12.744 Marine Isotope Chemistry
Fundamentals of using isotopes to study processes and timescales for marine chemistry and geochemistry. Provides basic introduction to the nature, origins, and reasons for the distributions of isotopes in nature, then develops theory and approaches for radioactive dating methods. These are used to constrain the timing and nature of the geochemical evolution of the elements, solar system, earth, ocean, and atmosphere. Covers cosmogenic isotopes and their applications. Briefly discusses basics of mass spectrometry, followed by a closer inspection of the principles and applications of isotope fractionation. Introduces mass independent fractionation and clumped isotope methods. Explores applications of isotope methods to a number of water column processes, including particle scavenging, sedimentation, long term element budgets, redox processes, and air-sea exchange. Emphasizes quantitative methods and problem-solving. Includes problem sessions with development of problem solutions.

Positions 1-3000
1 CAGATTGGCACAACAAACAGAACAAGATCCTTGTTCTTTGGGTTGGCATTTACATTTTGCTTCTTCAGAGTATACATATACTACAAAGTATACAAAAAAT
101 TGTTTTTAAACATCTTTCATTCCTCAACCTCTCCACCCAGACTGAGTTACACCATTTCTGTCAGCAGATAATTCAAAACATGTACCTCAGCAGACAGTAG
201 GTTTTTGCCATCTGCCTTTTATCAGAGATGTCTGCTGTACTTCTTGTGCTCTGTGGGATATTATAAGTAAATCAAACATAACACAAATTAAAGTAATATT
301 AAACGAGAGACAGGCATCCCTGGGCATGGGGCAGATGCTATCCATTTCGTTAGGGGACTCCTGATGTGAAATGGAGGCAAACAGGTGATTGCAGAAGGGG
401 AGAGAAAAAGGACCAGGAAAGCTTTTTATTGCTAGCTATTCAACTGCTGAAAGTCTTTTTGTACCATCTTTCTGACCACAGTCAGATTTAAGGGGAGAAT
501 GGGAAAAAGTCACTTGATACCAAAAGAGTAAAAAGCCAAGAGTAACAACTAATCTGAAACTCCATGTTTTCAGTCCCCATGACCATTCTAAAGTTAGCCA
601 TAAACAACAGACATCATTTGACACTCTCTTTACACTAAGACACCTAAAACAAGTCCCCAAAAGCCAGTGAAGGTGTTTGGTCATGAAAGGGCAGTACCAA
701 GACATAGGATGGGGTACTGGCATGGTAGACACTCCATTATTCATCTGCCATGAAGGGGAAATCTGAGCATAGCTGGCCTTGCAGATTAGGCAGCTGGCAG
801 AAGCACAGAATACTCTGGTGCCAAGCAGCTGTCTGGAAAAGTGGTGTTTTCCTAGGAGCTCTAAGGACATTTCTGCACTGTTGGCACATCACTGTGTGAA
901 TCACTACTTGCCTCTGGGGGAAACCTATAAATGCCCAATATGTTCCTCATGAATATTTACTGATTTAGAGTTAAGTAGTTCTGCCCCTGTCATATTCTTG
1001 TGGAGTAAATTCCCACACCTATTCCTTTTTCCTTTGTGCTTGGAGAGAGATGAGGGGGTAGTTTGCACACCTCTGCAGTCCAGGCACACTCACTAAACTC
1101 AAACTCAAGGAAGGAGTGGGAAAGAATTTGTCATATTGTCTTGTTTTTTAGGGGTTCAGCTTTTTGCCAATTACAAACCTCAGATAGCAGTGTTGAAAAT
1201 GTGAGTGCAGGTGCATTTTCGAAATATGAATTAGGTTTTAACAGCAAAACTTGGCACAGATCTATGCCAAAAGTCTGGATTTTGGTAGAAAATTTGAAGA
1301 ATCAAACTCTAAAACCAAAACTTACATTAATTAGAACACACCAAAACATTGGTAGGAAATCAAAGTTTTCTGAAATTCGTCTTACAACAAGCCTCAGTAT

This class has no prerequisites.
12.744 will be offered this semester (Fall 2017).
Lecture occurs 10:30 AM to 12:00 PM on Tuesdays and Thursdays in 54-823.
This class counts for a total of 12 credits.
You can find more information at the http://www.google.com/search?&q=MIT+%2B+12.744&btnG=Google+Search&inurl=https site or on the 12.744 Stellar site.
© Copyright 2015 Yasyf Mohamedali